Even in the best of the times, the gig economy workers – delivery personnel, drivers, and others – were getting the short end of the stick. Now, in the pandemic-marked season, making ends meet is an even greater challenge to them.
The workers, who still remain in the legal grey zone, aver that the gig companies have clandestinely resorted to incentive-cutting mechanisms and other schemes to compensate for the revenue losses during the two-and-a-half-month lockdown period; even as the same app-based ‘partners’ are being showered with praise on social media.
This is in addition to the mass layoffs in the wake of the virus-triggered lockdown that has already spurred a bloodbath within the country's tech sector.
Such high regard for labouring amidst a pandemic have brought little solace to Ravi Kashyap, a partner with food-delivery unicorn Zomato, at a time when his income is further dwindling.
“The company has drastically cut the incentives on delivering the orders. As a result of which, my daily earnings – which were hardly ever more than Rs. 800 earlier – have been halved now,” said the 33-year old, who remains active for food delivery in South Delhi’s localities.
The fine points of the delivery incentives, that constitute a major source of income, which Kashyap further explained, shed light over the precariousness that grips him and other such gig workers.
Upon completing a delivery – within 5 km radius – a rider would make Rs. 25 on each order. In addition, earlier arrangements would also earn him an incentive; Rs. 250 for every 13 orders in a day, Rs. 400 for every 17 orders and up to Rs. 600 for every 22 to 24 orders.
According to Kashyap, since the first week of June, the daily incentives have been cut for him altogether. Now he is being paid Rs. 5 for every 1 km he rides – in delivering the order – and around Rs. 60 as an additional amount for every Rs. 300 that he makes – which translates to a daily earning of not more than Rs. 300-400, according to him, after remaining active for 15 hours.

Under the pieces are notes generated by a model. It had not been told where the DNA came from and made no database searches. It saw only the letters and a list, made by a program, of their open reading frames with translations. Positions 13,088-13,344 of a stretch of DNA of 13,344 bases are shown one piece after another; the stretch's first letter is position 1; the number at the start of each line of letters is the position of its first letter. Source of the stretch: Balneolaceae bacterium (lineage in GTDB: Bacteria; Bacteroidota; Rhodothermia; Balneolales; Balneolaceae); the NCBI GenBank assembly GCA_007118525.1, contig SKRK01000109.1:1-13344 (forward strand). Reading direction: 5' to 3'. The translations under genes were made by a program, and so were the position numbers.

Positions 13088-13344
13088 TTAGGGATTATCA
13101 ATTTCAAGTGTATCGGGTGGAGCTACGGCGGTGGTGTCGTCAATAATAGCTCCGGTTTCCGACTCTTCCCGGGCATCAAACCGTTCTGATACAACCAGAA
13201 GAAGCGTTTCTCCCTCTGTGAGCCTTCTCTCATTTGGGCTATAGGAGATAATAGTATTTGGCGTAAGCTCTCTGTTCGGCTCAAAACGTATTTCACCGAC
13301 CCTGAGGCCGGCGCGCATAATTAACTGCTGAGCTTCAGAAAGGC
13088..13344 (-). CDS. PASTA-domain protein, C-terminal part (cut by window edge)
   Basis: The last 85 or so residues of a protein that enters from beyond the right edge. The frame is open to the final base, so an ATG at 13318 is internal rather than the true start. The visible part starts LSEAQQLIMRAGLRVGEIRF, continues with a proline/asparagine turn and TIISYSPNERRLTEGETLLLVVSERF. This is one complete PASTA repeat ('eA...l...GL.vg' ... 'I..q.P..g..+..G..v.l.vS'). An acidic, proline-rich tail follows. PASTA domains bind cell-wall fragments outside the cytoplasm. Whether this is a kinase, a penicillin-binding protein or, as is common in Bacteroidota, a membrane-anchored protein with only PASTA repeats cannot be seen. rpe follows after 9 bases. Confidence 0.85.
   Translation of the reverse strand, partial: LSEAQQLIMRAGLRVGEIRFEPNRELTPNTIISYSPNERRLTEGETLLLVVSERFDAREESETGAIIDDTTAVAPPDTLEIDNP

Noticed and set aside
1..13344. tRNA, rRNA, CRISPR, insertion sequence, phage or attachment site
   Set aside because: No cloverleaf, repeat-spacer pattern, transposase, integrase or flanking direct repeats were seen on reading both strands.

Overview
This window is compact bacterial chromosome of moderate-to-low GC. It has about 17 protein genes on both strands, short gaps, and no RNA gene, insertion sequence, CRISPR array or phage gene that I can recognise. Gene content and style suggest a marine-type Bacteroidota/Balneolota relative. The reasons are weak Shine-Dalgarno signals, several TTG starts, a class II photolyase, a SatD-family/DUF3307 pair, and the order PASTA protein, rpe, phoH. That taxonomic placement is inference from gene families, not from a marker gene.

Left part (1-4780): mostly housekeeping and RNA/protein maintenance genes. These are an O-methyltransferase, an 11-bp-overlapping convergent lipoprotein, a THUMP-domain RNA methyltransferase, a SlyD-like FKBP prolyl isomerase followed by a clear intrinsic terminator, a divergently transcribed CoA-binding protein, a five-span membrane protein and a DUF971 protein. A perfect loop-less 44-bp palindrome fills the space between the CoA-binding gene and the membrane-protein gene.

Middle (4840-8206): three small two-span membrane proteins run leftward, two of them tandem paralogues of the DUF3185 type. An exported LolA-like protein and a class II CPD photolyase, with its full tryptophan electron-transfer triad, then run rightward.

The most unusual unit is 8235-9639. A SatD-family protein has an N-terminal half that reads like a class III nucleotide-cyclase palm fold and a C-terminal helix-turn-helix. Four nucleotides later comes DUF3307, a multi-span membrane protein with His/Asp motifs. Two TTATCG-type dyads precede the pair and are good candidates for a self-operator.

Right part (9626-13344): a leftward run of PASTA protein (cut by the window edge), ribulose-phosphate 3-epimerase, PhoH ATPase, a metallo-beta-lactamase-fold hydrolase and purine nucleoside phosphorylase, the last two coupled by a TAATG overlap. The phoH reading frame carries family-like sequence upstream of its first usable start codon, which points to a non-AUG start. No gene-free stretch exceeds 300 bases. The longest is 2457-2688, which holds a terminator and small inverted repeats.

The situation is not much different in other food, essentials delivery companies, where riders are faced with cuts in their incentives in the recent months, Kashyap alleged.
Shaik Salauddin, national general secretary of Indian Federation of App-based Transport Workers, confirmed the same. The plight of the app-based workers is pan-India and touches all such firms – including the ride-hailing companies, he told NewsClick.
“These are the workers to whom dreams of sustainable monthly incomes were sold to. They left their petty works, migrated from rural to urban cities, in hope of securing a better life. And, now they are being left in the lurch with companies taking no responsibility for them,” Salauddin said.
Most of these workers – who have migrated to urban cities – cannot even go back home as they are reeling under the pressure of repaying their debts, that they must have taken to be associated with the tech company, he added.
Salauddin rues that the much-touted charity campaigns are nothing but a “stunt” to appeal to the public at large with little benefits for a vast number of gig-workers. Among the companies that have started charity campaigns are Zomato, Swiggy, Ola, and Uber.
Swiggy and Zomato plan to raise Rs 10 crore each for each of their 2.5 lakh workers, while Ola plans to raise Rs 40 crore for its 15 lakh drivers, and Uber aims to raise Rs 50 crore for approximately 15 lakh drivers, Scroll reported.
“The companies are raising money from the people, however, not all drivers have received any relief yet,” Salauddin told Newsclick.
In a shocking revelation, he further alleged that Ola has gone to the extent of demanding the return of the relief amount credited into the accounts of its driver partners. “Repayments start 45 days after you [driver] get your 1st transfer,” said one of the screenshots of drivers’ Ola App, accessed by NewsClick.
Newsclick tried reaching Zomato and Ola through email to get their response on the allegations that have been levelled against them. This copy will be updated, if and when the companies revert.
Taking note of the gig workers’ plight, the app-based workers’ body had staged a protest a week earlier which saw thousands of workers associated with Zomato, Swiggy, Ola, Uber, and Dunzo among others, taking part in it across the country. It was demanded that the government “advise app-based companies to provide health insurance coverage to all its drivers”.
The workers have to potentially expose themselves to the virus and put themselves and their families at the risk of getting infected. These workers must be protected by the government, Saluddin added.
However, not all of them are taking that risk, one among whom is Narendra Kumar, 40, in Delhi who used to be a driver partner with ride-hailing companies Ola and Uber. “There isn’t enough business left. The commissions are high and it is difficult to make any profit at the end of the day,” he said, adding that there are risks of contracting the COVID-19 disease too.
For people like Kumar, the ‘hopes’ that got them to enter the gig economy are shattered. Their savings are on the verge of exhaustion now and looking for another job is the only option. “I am learning how to service electrical appliances – AC, refrigerator – through youtube,” he said, hoping that it will help him tide over during the difficult times.